“The first step toward marriage was the cross-cousin intermating alliance between two communities. This was not yet marriage since the pair did not change residence or live together under one roof. The man remained a member of his clan and phratry [a group of linked clans comprising one side or moiety of a tribe], the woman of hers. The men of both sides received rights of passage into the territory of the other side to peacefully seek their mates.” (p. 273)

Reed argues that the widely reported ceremony which anthropologists have always assumed to be a ritual initiating boys into manhood, a celebration of male puberty, had a very different meaning in the early stages of hominin society: “The rite of passage called ‘initiation,’ … did not originally mark the passage of a youth from childhood to adulthood. It commemorated the passage of a community of ‘animals’ into humans who, as humans, could no longer be killed or eaten.” (p. 287)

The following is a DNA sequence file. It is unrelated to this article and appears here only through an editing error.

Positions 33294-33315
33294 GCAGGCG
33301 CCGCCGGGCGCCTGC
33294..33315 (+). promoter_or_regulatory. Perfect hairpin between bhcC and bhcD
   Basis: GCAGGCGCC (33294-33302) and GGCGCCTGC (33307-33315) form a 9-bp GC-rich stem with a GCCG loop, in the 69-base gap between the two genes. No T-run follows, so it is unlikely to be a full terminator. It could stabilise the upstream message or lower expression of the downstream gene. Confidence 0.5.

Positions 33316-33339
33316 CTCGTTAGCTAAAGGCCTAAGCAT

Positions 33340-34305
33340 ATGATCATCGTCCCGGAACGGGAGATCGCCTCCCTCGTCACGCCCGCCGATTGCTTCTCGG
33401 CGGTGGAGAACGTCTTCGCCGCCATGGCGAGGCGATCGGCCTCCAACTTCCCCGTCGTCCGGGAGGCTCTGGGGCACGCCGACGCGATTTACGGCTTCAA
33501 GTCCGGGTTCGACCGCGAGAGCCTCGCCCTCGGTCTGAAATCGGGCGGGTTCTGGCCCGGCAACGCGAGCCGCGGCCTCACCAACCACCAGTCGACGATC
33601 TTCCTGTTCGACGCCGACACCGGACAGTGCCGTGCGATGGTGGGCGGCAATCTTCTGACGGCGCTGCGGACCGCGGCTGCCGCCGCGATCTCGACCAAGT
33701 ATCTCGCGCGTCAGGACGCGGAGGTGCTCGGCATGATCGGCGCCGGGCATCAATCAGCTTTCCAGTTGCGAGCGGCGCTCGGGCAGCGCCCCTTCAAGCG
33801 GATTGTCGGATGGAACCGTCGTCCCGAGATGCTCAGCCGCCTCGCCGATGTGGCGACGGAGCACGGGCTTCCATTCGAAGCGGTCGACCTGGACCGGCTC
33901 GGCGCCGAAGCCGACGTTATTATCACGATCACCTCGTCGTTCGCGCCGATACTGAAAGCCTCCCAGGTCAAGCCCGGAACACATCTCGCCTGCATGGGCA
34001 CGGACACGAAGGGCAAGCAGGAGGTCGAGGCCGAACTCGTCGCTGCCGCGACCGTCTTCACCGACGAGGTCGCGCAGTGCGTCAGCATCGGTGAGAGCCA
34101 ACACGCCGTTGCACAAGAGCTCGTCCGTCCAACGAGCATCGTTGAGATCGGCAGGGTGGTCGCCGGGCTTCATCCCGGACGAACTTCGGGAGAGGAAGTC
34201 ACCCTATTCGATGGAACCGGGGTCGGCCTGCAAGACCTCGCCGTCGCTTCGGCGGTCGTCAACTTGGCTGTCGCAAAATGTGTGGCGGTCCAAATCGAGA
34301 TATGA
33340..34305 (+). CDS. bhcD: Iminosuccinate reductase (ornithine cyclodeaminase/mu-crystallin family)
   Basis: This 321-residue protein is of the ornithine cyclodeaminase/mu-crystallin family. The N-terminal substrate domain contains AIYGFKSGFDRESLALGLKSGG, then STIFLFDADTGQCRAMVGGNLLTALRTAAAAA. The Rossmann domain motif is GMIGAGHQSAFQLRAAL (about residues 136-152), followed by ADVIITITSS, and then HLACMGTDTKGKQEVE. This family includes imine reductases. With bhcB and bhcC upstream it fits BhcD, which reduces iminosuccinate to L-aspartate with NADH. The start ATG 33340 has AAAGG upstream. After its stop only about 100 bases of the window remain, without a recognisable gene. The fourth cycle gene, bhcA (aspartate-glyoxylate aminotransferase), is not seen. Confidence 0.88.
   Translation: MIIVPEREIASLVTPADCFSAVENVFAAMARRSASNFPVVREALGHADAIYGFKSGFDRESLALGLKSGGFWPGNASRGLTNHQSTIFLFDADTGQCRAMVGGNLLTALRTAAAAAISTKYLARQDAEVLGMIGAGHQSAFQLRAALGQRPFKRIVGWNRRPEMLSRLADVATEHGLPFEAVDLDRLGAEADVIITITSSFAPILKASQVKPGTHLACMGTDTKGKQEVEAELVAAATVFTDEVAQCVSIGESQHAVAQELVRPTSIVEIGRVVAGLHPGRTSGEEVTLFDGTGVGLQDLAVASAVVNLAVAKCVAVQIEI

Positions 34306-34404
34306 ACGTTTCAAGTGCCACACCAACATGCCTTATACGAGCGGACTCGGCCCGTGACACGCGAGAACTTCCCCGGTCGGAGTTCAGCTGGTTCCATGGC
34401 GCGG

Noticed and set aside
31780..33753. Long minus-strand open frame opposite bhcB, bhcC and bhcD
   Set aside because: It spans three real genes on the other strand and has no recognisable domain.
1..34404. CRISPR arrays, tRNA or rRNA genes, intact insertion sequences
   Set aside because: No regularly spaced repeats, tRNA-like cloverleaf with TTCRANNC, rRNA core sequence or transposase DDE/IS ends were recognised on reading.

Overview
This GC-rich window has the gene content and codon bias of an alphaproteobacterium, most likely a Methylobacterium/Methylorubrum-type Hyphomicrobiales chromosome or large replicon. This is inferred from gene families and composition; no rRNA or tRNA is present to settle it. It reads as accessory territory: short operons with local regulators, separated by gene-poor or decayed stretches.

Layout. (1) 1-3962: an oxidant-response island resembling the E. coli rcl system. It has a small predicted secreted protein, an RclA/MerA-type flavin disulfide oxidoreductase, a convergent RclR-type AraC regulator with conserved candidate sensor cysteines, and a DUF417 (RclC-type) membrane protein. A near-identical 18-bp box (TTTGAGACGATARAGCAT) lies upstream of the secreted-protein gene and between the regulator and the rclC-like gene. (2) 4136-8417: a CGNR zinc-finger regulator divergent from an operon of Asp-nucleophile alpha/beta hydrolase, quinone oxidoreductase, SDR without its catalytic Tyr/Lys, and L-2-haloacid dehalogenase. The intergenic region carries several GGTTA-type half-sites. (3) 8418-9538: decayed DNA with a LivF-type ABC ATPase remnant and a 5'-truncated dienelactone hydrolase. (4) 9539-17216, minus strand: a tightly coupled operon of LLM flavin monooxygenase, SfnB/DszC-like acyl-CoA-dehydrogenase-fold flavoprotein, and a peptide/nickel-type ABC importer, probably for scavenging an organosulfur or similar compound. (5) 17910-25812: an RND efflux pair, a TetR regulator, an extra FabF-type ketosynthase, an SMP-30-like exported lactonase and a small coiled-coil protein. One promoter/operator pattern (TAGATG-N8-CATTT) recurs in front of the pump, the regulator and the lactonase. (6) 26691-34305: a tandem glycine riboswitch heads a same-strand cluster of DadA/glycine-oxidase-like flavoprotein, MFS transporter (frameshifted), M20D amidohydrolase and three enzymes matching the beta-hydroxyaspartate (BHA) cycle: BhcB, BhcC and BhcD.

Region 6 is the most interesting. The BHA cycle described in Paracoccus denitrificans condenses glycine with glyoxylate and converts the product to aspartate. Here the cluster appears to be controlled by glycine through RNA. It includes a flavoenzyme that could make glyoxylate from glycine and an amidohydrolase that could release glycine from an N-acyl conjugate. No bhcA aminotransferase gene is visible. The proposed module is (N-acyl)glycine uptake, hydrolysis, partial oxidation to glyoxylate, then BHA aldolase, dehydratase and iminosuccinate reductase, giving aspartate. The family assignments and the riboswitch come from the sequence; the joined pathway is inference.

She further explains, “Rights of passage [to territories inhabited by other hominin bands] were essential not simply in the quest for food but also in the search for mates who, under the law of exogamy [limiting sexual partners to people outside ones own band or clan], were to be found in alien territory. Thus initiation was in effect a ‘matrimonial passport’ giving the ‘marked’ men access to one another’s territory. … The various incisions and other marks made on the bodies of the young men during initiation … served as visible evidence of the youth’s new status as an initiated man with the right to enter the territory of his cross-cousins.” (p. 291)

Noting that youthful sexual exploration in matrilineal society was unrestricted, Reed comments: “Initiation, therefore, was not designed to initiate the young man into the mysteries of sex. Rather, it was designed to instruct him as to his proper social behavior in the community of his future wife.” (p. 299) And further along: “In the earliest stage of matrimony the husband was little more than a visitor to his wife’s community. He did not start out by occupying a separate house or hut with his wife; he was given accommodations in the male clubhouse reserved for strangers and visiting husbands. There under the surveillance of his wife’s male kin he slept and took his meals.” (p. 304)

The economic origins of ‘marriage’